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Jackson County Oklahoma Cooperative Extension Service

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Oklahoma communities have been concerned with all aspects of economic development for the past several years.    Creating new jobs and additional income is of concern to rural communities and urban areas alike.   Often, retailing is viewed as a "service" sector dependent on the "basic" sectors such as oil, manufacturing, and agriculture.   Export sectors produce goods and services sold outside the local or regional economy.   Service sectors tend to circulate existing local dollars rather than attracting "new" outside dollars.   The retail sector is important, though, as retail activity reflects the general health of a local economy.   Retail sales also produce sales tax dollars which support municipal service provision.   Many local communities are promoting a "shop at home" campaign to keep local retail dollars in the community.   It will not be possible to stop all out-of-town spending or sales leakage’s for a local economy.   Opportunities for improvement do frequently exist, however.   Jackson County is involved in the Initiative for Rural Oklahoma leadership program, and Eldorado, Olustee, Blair, and Altus are the four communities in the county that collect a city sales tax.   The information in this study may help these communities identify key areas for improvement.   Specifically, the objectives of this study are:

1.     Utilize reported sales tax data to analyze trends in the county and area,

  • Provide estimates of trade area capture and market attraction.
  • Provide estimates of market attraction, broken out by SIC code.

A Summary of Economic Conditions in JacksonCounty, Oklahoma

The economy of Jackson County is based primarily on government and government enterprises . However, services and retail trade also serve an important role in the economy of Jackson County .   This report is designed to provide an overview of the economic conditions of Jackson County.   Specifically, trends in population, employment, income, and retail sales will be examined. No recommendations will be made regarding the findings of this report.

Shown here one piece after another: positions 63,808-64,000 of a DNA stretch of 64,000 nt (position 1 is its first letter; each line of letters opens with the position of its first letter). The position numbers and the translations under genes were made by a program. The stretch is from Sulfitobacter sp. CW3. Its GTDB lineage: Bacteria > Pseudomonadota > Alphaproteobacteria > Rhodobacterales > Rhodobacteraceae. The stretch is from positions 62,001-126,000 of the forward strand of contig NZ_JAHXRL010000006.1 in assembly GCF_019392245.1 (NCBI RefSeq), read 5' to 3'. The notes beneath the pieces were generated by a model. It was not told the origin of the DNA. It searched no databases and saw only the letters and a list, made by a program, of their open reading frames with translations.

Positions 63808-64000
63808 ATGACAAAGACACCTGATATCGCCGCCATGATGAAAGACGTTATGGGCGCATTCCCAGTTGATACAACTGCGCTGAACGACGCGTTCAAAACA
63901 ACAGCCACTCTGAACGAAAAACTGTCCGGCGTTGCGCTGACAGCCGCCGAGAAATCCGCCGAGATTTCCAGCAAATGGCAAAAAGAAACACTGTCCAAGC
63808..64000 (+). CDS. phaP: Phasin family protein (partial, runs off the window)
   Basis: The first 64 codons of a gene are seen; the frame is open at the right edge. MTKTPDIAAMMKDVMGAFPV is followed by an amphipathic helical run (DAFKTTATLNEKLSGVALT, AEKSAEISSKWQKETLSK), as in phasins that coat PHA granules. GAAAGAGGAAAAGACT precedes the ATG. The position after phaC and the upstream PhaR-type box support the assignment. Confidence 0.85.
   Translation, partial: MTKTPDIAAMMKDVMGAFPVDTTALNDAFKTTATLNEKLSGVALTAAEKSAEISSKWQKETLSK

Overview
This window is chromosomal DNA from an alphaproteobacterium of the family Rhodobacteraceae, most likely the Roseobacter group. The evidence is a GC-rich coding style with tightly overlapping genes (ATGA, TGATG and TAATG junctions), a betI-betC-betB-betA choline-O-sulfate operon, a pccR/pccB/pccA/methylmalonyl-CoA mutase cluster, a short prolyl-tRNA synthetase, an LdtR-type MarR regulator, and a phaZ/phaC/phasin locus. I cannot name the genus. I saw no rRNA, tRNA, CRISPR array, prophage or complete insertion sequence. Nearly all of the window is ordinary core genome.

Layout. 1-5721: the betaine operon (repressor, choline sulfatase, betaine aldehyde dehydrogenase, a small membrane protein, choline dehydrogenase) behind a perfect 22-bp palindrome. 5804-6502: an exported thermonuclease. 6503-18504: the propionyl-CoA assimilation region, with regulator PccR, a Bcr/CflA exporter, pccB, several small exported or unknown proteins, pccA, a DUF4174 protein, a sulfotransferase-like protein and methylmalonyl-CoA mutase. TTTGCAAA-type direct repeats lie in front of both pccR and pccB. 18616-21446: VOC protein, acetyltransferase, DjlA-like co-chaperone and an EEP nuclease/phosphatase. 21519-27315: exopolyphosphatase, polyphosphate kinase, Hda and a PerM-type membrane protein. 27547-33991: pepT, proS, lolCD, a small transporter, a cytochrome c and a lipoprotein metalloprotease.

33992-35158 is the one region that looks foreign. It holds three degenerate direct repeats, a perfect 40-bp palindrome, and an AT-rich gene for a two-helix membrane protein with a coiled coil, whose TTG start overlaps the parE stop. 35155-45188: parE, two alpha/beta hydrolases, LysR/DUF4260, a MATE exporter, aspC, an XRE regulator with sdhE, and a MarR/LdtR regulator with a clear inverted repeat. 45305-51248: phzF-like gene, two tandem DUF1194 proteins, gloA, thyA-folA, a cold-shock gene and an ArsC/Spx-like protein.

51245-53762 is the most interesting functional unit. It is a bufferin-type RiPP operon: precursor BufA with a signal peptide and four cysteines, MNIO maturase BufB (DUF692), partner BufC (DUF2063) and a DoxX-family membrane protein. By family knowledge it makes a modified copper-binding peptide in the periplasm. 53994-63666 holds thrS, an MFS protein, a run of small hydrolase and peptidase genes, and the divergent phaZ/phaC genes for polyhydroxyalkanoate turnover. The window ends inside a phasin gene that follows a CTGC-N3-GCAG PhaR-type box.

General Demographic and Population Data

According to the U.S. Bureau of the Census, the population of Jackson County decreased 1.1 percent from 1990 to 2000. The population of Jackson County in 2000 was 28,439; of these persons, 24,424 were living in cities or towns and 4,015 were living in rural areas. From 1990 to 2000, the percentage of rural residents in the county has increased by 4.1 percent (Table 1).   Total population for Jackson County was estimated at 27,661 in 2001.   Table 2 shows the average size of household in Jackson County and its cities and towns.   In 2000, Jackson County averaged 2.61 persons per household.

Table 3 reports school enrollment and educational attainment data for Jackson County .   Jackson County had 6,962 students in elementary, high school, college, and graduate school in 2000.   Of all residents of the county who were 25 years and over, 79.1 percent had attained a high school level of education or higher, while 18.5 percent had attained a Bachelor’s degree or higher.

Figure 1 shows the population growth in Jackson County for residents age 65 and over and residents under age 19 from 1980 to 2000.   During this time period, the number of residents age 65 and over increased by 0.3 percent while the number of residents under age 19 decreased by 12.7 percent.   From 1990 to 2000, the number of older residents decreased by 2.3 percent and the younger population decreased by 1.3 percent.

            From 1980 to 2000, Jackson County's older population peaked at 3,640 in 1984 and was at it lowest in 1999 with 3,308 residents age 65 and over.   The younger population peaked at 10,028 in 1980 and 1983 and was at it lowest in 2000 with 8,755 residents under age 19.

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